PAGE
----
Don't Dread Writing Your College Essay
The dreaded college application essay - over the years, we’ve found this to be the greatest stumbling block for college applicants, including service members and veterans, who may have written countless military documents. Finding your voice and talking about your personal success, goals, and strengths can be a challenge.
The moment is here, and your essay provides a great opportunity to elaborate on why you belong at a particular college.
Explore the following when working on your essay:
What are your background and experiences?
Why are you interested in this specific institution?
Majors, resources, etc.?
How will this college help you reach your goals?
Be specific. Give concrete, personal examples in your essays.
Don't just send the same essays to different schools. Tailor your essay for that particular college.
If you find it hard to explain why you deserve a spot at a particular college (maybe you just feel like you're bragging too much), try this experiment:
Imagine your best friend sat down with the admissions committee. How would they talk about you? Celebrate your achievements through their eyes. This is not the time to be humble. Make sure the admissions officer sees all you have to offer!
If there are academic shortcomings in your record and a legitimate explanation behind why you failed a course, then you should absolutely address it.
Perhaps you couldn't coordinate dropping a course in time when you deployed? or you struggled with grades in high school but took a community college course in the same subjects later with great success? Point out deficiencies you can explain. Show your reader how you made an effort to improve. We are all allowed to grow up.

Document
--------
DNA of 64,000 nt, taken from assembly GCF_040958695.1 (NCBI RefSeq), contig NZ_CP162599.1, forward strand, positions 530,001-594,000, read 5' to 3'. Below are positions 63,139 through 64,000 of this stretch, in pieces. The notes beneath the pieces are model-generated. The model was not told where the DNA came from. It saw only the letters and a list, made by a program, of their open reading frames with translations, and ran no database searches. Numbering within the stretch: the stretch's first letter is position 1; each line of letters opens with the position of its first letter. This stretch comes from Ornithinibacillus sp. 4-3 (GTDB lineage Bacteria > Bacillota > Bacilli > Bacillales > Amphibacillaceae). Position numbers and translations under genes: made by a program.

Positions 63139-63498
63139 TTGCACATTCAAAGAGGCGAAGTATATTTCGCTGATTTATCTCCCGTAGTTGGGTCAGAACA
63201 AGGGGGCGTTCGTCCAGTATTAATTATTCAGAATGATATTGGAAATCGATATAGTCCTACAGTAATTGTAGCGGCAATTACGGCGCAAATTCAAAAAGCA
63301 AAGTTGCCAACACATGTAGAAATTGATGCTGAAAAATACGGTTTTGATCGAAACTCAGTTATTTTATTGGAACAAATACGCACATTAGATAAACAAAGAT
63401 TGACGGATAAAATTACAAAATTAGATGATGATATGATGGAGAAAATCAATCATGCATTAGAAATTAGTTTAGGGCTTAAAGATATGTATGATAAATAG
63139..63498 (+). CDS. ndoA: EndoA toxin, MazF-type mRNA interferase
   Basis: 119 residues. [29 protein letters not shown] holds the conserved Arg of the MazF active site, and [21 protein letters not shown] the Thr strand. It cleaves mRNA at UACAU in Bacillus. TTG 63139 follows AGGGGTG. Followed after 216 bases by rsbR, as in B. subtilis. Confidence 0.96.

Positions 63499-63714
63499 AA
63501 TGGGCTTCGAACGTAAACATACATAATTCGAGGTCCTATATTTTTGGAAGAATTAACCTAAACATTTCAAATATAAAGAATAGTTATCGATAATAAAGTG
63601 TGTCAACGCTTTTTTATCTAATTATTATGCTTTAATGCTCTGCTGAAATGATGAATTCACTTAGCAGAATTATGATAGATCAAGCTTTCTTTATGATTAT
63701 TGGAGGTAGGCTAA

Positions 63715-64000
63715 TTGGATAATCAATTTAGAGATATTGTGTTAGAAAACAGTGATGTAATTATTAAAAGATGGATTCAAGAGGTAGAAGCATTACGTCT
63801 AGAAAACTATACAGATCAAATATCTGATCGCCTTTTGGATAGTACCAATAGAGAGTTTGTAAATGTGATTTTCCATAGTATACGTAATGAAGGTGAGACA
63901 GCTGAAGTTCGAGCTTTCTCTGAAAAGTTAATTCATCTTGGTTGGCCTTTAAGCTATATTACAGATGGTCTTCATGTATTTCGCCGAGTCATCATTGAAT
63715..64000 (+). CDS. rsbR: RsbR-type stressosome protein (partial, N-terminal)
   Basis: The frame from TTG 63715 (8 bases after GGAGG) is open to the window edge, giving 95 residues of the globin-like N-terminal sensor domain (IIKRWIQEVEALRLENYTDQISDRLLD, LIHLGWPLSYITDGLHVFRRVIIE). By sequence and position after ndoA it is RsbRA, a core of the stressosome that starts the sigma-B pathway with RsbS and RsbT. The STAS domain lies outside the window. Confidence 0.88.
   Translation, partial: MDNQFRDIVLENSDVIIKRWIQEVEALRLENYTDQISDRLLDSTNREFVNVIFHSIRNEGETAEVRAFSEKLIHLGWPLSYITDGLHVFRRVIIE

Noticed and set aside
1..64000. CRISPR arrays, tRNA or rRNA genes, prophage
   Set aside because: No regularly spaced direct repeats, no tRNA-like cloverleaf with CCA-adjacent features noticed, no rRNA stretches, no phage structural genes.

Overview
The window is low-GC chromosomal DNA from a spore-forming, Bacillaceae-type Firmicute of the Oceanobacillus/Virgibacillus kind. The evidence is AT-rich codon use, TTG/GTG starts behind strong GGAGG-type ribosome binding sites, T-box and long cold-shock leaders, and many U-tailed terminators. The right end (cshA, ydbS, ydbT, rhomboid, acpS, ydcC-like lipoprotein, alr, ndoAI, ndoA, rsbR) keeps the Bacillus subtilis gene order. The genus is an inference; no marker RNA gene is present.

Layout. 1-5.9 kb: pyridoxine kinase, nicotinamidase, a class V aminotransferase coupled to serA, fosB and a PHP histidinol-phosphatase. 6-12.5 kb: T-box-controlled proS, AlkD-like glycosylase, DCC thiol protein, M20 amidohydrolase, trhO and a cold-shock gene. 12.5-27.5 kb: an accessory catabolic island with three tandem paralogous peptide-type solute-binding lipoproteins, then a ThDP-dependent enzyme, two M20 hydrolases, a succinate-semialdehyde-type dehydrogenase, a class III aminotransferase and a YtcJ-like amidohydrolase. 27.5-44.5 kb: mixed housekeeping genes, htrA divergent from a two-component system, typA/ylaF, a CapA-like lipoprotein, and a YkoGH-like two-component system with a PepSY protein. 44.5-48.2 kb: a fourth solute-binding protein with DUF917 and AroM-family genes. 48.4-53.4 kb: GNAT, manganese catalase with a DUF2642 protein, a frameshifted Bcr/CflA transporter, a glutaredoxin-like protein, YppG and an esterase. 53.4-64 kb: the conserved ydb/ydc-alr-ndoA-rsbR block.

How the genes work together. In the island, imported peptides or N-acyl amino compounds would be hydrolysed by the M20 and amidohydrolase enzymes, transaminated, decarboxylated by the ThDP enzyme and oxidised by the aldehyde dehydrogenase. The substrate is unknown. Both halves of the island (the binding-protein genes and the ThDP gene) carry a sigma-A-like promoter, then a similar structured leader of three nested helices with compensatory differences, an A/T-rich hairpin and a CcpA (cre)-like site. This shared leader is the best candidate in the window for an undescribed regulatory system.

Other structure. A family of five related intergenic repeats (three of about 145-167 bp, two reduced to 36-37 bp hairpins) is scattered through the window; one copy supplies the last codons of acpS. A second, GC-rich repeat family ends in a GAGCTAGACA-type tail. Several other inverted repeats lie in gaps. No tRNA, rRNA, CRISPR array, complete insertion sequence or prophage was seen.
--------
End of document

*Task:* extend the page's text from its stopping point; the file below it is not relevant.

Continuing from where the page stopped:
Mistakes and mishaps are worth mentioning, if the experience made us grow.
Don't pick a topic that will require too much in-depth explanation.
Keep military terminology to a minimum, and express your military experience in layman’s terms.
Make your essay experiential and descriptive. We are all human, with pivotal moments in our lives that shape us. These moments move readers to identify with you.
Make it a good read, but mind the word count. Use it if you need it, but don't go over it.
Readers have only moments to get to know you. Don't hold anything back if it deepens your personal story and backs up what you’re communicating.
Finally, writing is a process. Great writing is about rewriting. You will likely have numerous drafts. Leave enough time to set it aside for the weekend and come back to it with fresh eyes.
When you feel you have a solid draft, get feedback - maybe a family member is a great writer or you know somebody who went to the college you desire to attend? Sometimes even admission officers are allowed to pre-review essays. That said, make sure no one rewrites your essay for you. Feedback is one thing, but at the end of the day, this must be your own work.
Attaining Higher Education on edX
Prepare to transition to college using intentional decision-making. Aimed at active duty service members and veterans, with this course you will learn about the college admission process, including financial aid, to help you choose a right-fit college.